Pauling’s research in the nature of the chemical bond intrigued Lipscomb, who, unconvinced by his mentor’s ideas about bonding in electron-deficient compounds, set out to pursue the bonding question with greater scrutiny. He examined the family of boron hydrides, members of which were prepared in his laboratory and elsewhere. In Lipscomb’s approach to research, theory, experiment, and instrumental methodology were used with equal facility and reinforced one another, with group members involved in each area. Development of methods for low-temperature single crystal X-ray diffraction of the many boranes synthesized in his laboratory – most of which were highly volatile and required adept handling – made possible unambiguous structural assignments, supported by pioneering molecular orbital methods and charge distribution calculations, and the prediction of new compounds. Over a period of 20 years, during which Lipscomb moved his group to Harvard, more boranes were studied as well as carbon-boron compounds. The combined effort produced a new topological theory of bonding in electron-deficient species, central to which was the concept of stable 3-center, 2-electron bonds, breaking precedent with the conventional Lewis octet structure and shifting focus from localized electrons to orbitals. Lipscomb’s structural systematics had predictive utility not only for structures but also for chemical behavior in neutral and charged species of boranes and carboranes as well as species not ordinarily considered borane analogs, including nonclassical carbonium ions. For these penetrating insights, Lipscomb was awarded the Nobel Prize in Chemistry in 1976. By that time he had extended his structural work to biological molecules, in particular the study of the structure and behavior of enzymes. With formidable expertise in X-ray crystallography and theory development, his group determined the high-resolution structure of the enzyme carboxypeptidase A and went on to study the mechanisms of catalysis and allosteric behavior for several other, much larger enzymes including what is now a textbook example, dodecameric aspartate transcarbamoylase.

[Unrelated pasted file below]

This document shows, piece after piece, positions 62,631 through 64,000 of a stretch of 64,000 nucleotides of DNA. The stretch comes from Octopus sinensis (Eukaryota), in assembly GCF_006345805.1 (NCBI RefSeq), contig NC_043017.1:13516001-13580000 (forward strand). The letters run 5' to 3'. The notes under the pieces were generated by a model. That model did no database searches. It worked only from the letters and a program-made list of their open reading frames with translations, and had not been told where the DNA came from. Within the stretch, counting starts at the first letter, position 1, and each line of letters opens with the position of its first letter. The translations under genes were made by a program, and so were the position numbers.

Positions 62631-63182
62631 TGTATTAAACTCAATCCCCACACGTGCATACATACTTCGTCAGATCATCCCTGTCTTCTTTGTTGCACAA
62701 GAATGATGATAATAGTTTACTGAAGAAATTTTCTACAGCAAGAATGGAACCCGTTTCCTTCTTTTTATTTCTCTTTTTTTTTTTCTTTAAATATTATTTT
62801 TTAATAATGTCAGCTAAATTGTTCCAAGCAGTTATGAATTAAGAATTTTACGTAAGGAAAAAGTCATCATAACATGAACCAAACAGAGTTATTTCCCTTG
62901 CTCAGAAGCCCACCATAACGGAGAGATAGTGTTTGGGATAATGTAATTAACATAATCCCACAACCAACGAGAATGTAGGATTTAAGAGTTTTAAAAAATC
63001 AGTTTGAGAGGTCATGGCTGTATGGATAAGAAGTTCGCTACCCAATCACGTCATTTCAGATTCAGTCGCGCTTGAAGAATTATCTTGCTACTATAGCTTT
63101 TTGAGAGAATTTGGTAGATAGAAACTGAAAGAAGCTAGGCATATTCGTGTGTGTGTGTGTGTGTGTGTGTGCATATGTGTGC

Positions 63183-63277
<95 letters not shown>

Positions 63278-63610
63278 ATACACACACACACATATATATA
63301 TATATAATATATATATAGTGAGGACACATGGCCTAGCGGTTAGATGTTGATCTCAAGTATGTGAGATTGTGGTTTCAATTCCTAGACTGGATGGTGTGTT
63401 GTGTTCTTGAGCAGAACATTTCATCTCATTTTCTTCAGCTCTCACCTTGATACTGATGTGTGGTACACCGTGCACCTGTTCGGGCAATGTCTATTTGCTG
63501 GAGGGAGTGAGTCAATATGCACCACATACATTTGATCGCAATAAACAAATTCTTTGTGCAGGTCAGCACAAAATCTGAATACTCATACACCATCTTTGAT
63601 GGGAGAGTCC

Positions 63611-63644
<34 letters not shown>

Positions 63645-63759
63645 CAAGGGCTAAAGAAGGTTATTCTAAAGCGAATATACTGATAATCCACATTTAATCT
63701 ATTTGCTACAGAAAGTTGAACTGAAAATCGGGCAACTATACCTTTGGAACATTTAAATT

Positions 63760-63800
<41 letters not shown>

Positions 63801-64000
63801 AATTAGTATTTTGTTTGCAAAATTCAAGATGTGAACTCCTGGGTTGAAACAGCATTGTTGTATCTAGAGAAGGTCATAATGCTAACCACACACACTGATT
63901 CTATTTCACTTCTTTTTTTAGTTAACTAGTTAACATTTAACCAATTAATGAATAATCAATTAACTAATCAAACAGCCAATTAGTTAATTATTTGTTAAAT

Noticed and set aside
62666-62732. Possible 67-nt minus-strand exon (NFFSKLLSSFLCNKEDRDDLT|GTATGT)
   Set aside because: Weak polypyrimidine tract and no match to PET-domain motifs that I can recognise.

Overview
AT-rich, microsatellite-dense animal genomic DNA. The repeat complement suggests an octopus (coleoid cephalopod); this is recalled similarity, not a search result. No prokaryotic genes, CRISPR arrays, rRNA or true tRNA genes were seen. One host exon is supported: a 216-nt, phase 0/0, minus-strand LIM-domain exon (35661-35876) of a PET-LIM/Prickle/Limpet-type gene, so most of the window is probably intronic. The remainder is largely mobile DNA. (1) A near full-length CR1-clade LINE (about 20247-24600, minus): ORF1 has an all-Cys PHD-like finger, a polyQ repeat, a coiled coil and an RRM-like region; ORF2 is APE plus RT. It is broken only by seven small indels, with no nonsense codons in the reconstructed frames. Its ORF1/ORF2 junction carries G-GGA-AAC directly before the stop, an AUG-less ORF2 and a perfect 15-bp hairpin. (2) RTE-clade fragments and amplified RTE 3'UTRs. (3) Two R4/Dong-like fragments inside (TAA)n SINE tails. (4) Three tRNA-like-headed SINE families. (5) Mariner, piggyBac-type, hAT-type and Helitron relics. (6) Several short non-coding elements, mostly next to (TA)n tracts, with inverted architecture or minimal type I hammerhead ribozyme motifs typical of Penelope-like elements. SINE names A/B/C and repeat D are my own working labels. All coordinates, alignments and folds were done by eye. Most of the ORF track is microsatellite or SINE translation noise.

Performing music at a high artistic level engaged Lipscomb throughout his scientific career. During graduate work and his first faculty position at Minnesota, he played first chair clarinet in the civic orchestras of Pasadena and Minneapolis. Chamber music became his focus upon his move to Harvard, with concerts home and abroad with friends, occasionally for lecture audiences. For years he took part in Music House Party, a select gathering of musicians, where his knowledge of repertory and editions was legendary. Bill’s sharp musical imagination, coupled with comic timing, made for wonderful matches of wit at House Party and memorable impromptu clarinet performances on the Ig Nobel stage.
William Lipscomb was a member of the National Academy of Sciences, American Academy of Arts and Sciences, and American Physical Society, and a recipient of prizes in both physical chemistry and inorganic chemistry from the American Chemical Society; he held numerous honorary degrees. He was proud of the accomplishments of his many scientific progeny, three of whom have gone on to win the Nobel Prize in Chemistry. He leaves his wife, Jean Evans, and their daughter, Jenna; children, James and Dorothy Wright, from a previous marriage; and his sister, Dorothy Virginia Conrad.
Eric Jacobsen, Chair